Author + information
- Received January 10, 1990
- Revision received March 21, 1990
- Accepted April 13, 1990
- Published online October 1, 1990.
- Jack Kron, MD, FACC§,1,
- Ronald P. Oliver, BS1,
- Stephan Norsted, PhD*,1 and
- Michael J. Silka, MD, FACC1
- ↵§Address for reprints: Jack Kron, MD, Division of Cardiology, L-462. Oregon Health Sciences University, 3181 Southwest Sam Jackson Park Road. Portland, Oregon 97201-3098.
An international survey identified 40 patients <20 years old who underwent surgical implantation of an automatic implantable cardioverter-defibrillator (AICD). There was a history of aborted sudden cardiac death or sustained ventricular tachycardia in 92.5% of these patients. Twenty-two patients (55%) had structural heart disease; dilated and hypertrophic cardiomyopathy were the most common diagnoses. Eighteen patients (45%) had primary electrical abnormalities including seven with the congenital long QT syndrome. There were no perioperative deaths associated with device implantation. Concomitant drug therapy was administered to 75% of the patients.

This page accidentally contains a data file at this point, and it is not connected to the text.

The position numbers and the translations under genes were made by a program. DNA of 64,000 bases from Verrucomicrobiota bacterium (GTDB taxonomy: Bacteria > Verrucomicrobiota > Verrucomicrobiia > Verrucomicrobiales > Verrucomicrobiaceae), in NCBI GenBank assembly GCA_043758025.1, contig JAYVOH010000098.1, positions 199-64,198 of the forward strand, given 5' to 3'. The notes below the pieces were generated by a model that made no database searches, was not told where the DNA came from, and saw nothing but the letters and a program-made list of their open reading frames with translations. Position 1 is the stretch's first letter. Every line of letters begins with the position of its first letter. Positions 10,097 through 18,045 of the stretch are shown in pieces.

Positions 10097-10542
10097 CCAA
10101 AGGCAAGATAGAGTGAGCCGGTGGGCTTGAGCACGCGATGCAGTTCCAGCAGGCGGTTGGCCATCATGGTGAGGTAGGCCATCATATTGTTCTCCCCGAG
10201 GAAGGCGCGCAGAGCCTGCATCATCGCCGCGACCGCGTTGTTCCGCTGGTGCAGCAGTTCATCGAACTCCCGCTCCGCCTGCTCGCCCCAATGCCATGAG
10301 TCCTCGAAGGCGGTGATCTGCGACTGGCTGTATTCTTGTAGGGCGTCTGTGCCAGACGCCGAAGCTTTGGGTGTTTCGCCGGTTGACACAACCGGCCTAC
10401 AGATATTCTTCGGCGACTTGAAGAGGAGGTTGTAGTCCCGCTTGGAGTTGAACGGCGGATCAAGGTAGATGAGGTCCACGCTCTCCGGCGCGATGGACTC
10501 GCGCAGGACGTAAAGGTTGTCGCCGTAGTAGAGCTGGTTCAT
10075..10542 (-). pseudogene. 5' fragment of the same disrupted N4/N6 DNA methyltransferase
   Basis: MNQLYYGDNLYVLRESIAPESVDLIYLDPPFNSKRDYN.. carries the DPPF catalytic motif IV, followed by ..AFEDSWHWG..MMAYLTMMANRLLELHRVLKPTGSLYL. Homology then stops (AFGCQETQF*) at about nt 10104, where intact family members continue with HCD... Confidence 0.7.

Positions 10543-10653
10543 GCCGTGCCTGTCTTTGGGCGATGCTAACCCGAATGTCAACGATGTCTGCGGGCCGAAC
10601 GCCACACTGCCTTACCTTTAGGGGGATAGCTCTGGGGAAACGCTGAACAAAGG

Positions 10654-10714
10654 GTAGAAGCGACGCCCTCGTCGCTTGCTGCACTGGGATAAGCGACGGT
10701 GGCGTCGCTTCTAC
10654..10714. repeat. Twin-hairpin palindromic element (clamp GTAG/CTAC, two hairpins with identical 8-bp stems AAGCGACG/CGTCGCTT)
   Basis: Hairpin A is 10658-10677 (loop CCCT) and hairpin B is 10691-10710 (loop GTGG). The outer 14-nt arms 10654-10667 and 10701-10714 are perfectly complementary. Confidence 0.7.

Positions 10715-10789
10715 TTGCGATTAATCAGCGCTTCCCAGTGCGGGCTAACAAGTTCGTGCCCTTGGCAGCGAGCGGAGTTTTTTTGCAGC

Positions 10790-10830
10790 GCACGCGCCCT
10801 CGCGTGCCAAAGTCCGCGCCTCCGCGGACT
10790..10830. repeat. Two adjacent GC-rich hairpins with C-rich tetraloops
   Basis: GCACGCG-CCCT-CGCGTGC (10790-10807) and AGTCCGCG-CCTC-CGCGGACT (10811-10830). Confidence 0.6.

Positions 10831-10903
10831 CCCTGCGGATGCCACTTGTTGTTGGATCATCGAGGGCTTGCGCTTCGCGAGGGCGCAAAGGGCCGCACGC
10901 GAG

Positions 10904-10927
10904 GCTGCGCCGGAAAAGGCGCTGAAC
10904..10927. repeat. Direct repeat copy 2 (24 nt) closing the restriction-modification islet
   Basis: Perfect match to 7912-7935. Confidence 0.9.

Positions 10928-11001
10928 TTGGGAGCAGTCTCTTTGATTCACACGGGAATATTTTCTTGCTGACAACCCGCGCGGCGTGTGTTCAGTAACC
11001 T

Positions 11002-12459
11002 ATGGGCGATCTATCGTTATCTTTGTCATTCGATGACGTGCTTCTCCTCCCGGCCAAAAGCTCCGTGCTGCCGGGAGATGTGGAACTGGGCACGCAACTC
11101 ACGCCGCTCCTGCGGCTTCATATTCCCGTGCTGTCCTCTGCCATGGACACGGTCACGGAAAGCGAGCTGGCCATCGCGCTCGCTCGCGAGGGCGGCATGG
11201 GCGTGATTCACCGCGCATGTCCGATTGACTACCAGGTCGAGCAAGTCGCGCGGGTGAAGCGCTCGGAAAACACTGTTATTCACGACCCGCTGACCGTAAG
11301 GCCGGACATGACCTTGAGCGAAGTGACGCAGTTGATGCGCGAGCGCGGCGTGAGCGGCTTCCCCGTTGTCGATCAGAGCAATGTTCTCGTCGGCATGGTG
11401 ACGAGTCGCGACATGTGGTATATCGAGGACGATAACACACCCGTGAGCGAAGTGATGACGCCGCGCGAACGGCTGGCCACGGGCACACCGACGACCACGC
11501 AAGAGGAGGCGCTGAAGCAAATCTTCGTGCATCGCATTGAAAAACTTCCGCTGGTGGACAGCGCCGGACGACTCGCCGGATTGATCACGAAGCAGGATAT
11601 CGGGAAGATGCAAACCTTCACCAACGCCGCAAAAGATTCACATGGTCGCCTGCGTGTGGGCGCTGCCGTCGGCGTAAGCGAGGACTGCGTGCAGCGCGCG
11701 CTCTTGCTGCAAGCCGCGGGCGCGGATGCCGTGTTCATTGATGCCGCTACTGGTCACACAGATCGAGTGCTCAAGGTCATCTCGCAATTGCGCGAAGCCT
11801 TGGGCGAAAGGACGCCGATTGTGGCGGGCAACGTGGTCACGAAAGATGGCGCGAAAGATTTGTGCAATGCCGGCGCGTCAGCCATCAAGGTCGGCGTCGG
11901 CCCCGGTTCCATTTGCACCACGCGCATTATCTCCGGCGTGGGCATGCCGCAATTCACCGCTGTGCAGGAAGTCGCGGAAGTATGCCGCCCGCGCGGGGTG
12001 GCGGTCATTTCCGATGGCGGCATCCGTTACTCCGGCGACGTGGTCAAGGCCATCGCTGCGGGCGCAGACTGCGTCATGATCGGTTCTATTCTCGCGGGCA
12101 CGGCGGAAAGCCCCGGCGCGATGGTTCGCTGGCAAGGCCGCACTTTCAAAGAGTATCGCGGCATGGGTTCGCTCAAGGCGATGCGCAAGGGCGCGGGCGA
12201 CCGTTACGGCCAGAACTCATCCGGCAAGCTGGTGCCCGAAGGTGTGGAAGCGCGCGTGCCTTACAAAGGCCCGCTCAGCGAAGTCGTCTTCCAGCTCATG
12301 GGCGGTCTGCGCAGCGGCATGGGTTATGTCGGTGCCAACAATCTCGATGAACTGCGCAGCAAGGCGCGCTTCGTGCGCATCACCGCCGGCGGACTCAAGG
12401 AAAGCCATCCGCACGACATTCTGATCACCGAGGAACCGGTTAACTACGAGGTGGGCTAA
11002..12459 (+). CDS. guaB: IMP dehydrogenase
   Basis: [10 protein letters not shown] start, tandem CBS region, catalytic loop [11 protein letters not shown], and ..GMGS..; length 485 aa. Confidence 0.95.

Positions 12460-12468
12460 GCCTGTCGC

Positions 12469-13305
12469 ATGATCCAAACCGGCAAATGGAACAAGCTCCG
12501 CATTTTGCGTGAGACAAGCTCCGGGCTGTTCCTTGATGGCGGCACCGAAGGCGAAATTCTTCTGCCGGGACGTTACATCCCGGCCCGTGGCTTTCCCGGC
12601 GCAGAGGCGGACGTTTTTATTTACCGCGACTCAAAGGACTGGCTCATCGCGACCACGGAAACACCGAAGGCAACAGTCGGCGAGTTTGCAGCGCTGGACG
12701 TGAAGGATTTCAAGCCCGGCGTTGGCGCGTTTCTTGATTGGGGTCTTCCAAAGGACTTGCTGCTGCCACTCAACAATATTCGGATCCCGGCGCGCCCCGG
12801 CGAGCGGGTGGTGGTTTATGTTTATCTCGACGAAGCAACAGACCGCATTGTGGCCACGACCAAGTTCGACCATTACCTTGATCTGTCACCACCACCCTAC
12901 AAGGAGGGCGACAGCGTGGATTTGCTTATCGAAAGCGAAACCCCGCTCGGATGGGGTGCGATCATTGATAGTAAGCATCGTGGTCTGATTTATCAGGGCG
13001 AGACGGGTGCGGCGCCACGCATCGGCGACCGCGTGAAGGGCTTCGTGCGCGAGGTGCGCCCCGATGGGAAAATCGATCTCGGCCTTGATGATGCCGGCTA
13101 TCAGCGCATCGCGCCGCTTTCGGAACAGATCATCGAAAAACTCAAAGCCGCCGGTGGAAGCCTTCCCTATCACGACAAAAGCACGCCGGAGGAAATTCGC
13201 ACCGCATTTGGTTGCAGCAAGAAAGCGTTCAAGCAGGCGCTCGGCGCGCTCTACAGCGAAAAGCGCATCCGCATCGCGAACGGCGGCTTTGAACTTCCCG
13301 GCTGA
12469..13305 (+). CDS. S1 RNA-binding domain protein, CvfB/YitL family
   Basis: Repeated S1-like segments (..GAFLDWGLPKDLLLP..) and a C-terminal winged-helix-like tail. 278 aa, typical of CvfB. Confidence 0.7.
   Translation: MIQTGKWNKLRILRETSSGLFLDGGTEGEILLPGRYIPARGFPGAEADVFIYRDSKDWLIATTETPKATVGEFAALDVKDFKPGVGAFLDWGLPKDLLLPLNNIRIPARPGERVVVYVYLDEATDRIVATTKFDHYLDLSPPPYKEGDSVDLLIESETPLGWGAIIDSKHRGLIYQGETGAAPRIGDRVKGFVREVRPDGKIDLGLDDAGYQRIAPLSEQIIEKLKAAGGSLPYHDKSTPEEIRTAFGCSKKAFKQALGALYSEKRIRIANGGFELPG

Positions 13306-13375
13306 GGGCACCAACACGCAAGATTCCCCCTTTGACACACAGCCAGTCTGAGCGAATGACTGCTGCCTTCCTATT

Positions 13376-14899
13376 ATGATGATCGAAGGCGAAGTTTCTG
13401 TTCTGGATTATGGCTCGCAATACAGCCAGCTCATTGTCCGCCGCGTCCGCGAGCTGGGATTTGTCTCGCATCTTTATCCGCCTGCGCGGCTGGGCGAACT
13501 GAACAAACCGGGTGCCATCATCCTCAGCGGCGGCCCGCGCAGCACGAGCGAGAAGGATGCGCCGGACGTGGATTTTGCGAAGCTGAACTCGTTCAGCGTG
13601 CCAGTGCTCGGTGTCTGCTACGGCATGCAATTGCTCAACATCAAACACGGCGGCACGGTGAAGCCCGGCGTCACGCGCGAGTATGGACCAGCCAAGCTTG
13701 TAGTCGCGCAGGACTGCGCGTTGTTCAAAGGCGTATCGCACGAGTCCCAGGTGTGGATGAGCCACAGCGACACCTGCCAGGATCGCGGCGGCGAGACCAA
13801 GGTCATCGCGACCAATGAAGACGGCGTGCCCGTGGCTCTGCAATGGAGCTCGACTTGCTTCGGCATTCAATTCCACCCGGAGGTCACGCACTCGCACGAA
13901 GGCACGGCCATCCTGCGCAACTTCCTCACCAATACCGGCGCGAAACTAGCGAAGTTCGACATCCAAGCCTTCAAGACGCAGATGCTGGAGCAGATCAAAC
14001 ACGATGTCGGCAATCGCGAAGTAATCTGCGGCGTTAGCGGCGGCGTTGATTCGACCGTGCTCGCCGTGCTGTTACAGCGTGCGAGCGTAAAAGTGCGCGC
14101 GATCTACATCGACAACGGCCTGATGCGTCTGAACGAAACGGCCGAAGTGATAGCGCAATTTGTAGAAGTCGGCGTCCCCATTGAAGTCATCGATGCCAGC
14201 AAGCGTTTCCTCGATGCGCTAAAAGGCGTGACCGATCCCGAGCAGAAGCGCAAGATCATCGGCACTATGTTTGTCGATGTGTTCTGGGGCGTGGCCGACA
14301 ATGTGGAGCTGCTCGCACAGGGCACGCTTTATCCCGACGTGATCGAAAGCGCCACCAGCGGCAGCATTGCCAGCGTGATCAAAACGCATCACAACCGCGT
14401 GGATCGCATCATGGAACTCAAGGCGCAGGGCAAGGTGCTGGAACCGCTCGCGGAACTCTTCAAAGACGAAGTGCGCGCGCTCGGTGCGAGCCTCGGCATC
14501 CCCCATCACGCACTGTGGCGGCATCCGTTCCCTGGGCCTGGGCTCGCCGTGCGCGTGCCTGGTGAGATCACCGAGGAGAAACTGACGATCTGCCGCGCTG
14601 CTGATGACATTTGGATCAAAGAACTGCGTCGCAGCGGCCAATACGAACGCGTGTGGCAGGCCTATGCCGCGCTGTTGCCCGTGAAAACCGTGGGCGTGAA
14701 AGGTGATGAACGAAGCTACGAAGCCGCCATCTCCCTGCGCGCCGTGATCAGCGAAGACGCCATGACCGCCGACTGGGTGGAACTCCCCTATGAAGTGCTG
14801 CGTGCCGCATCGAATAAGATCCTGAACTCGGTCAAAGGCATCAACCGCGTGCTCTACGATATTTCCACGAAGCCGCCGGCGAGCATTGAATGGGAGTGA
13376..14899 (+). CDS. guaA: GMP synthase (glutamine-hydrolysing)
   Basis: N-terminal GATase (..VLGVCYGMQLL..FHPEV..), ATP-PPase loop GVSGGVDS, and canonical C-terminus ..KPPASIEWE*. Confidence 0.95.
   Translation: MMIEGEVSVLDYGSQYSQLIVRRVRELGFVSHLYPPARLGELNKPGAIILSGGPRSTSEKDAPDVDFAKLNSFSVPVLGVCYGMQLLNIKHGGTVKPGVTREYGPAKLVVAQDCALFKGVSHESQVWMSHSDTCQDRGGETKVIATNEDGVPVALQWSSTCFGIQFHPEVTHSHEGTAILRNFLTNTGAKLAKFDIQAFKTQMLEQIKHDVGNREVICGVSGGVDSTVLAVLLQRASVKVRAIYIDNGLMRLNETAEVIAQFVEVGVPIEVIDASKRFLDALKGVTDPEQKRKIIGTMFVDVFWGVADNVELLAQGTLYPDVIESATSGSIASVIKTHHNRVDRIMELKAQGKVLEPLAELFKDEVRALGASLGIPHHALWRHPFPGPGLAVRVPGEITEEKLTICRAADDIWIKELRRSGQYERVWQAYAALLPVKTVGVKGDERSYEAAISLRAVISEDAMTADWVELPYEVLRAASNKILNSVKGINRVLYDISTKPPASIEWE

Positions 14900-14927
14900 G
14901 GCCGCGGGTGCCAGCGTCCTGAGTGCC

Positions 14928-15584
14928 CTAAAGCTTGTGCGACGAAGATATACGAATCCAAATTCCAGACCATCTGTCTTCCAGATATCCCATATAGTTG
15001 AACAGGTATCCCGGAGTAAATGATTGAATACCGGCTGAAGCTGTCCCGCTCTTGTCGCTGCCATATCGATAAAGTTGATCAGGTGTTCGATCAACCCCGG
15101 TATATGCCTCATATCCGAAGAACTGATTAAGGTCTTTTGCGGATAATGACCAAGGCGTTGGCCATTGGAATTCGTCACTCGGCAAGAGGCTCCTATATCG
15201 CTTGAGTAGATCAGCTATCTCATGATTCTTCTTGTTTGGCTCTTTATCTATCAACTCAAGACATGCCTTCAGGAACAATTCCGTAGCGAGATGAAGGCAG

Defibrillator discharge occurred in 70% of the patients, with 17 patients (42.5%) receiving at least one appropriate shock. There were two sudden and two nonsudden deaths at 28.2 months' median follow-up. Sudden death-free survival rates by life table analysis at 12 and 33 months were 0.94 and 0.88, respectively. Total survival rates at 12 and 33 months were 0.94 and 0.82, respectively. The AICD represents an effective treatment approach for young patients with life-threatening ventricular tachyarrhythmias.
- Received January 10, 1990.
- Revision received March 21, 1990.
- Accepted April 13, 1990.
- American College of Cardiology Foundation